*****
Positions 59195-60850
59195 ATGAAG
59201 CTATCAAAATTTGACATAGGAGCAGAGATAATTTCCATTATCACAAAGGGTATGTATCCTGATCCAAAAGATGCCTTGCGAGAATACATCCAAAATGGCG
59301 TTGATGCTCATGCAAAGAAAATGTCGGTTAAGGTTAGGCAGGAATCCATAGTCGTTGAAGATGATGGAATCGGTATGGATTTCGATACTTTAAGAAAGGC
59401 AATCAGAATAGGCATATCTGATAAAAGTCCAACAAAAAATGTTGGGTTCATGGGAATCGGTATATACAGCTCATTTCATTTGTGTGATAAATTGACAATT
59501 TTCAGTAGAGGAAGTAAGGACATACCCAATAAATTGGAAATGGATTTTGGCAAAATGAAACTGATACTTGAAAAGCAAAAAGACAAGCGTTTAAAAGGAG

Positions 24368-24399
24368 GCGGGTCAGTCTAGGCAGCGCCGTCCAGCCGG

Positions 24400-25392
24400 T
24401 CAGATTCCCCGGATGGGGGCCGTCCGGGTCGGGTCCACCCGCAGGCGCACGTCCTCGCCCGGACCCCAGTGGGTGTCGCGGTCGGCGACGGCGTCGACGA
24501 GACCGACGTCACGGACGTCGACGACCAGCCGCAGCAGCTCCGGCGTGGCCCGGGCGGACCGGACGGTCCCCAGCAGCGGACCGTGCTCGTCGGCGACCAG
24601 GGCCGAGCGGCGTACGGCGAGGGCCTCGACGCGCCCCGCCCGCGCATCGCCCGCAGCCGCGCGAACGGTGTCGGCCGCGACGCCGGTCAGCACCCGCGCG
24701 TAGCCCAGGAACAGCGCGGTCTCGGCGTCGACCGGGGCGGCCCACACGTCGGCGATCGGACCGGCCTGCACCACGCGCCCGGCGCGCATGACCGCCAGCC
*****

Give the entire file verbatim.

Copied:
Positions 59195-60850
59195 ATGAAG
59201 CTATCAAAATTTGACATAGGAGCAGAGATAATTTCCATTATCACAAAGGGTATGTATCCTGATCCAAAAGATGCCTTGCGAGAATACATCCAAAATGGCG
59301 TTGATGCTCATGCAAAGAAAATGTCGGTTAAGGTTAGGCAGGAATCCATAGTCGTTGAAGATGATGGAATCGGTATGGATTTCGATACTTTAAGAAAGGC
59401 AATCAGAATAGGCATATCTGATAAAAGTCCAACAAAAAATGTTGGGTTCATGGGAATCGGTATATACAGCTCATTTCATTTGTGTGATAAATTGACAATT
59501 TTCAGTAGAGGAAGTAAGGACATACCCAATAAATTGGAAATGGATTTTGGCAAAATGAAACTGATACTTGAAAAGCAAAAAGACAAGCGTTTAAAAGGAG

Positions 24368-24399
24368 GCGGGTCAGTCTAGGCAGCGCCGTCCAGCCGG

Positions 24400-25392
24400 T
24401 CAGATTCCCCGGATGGGGGCCGTCCGGGTCGGGTCCACCCGCAGGCGCACGTCCTCGCCCGGACCCCAGTGGGTGTCGCGGTCGGCGACGGCGTCGACGA
24501 GACCGACGTCACGGACGTCGACGACCAGCCGCAGCAGCTCCGGCGTGGCCCGGGCGGACCGGACGGTCCCCAGCAGCGGACCGTGCTCGTCGGCGACCAG
24601 GGCCGAGCGGCGTACGGCGAGGGCCTCGACGCGCCCCGCCCGCGCATCGCCCGCAGCCGCGCGAACGGTGTCGGCCGCGACGCCGGTCAGCACCCGCGCG
24701 TAGCCCAGGAACAGCGCGGTCTCGGCGTCGACCGGGGCGGCCCACACGTCGGCGATCGGACCGGCCTGCACCACGCGCCCGGCGCGCATGACCGCCAGCC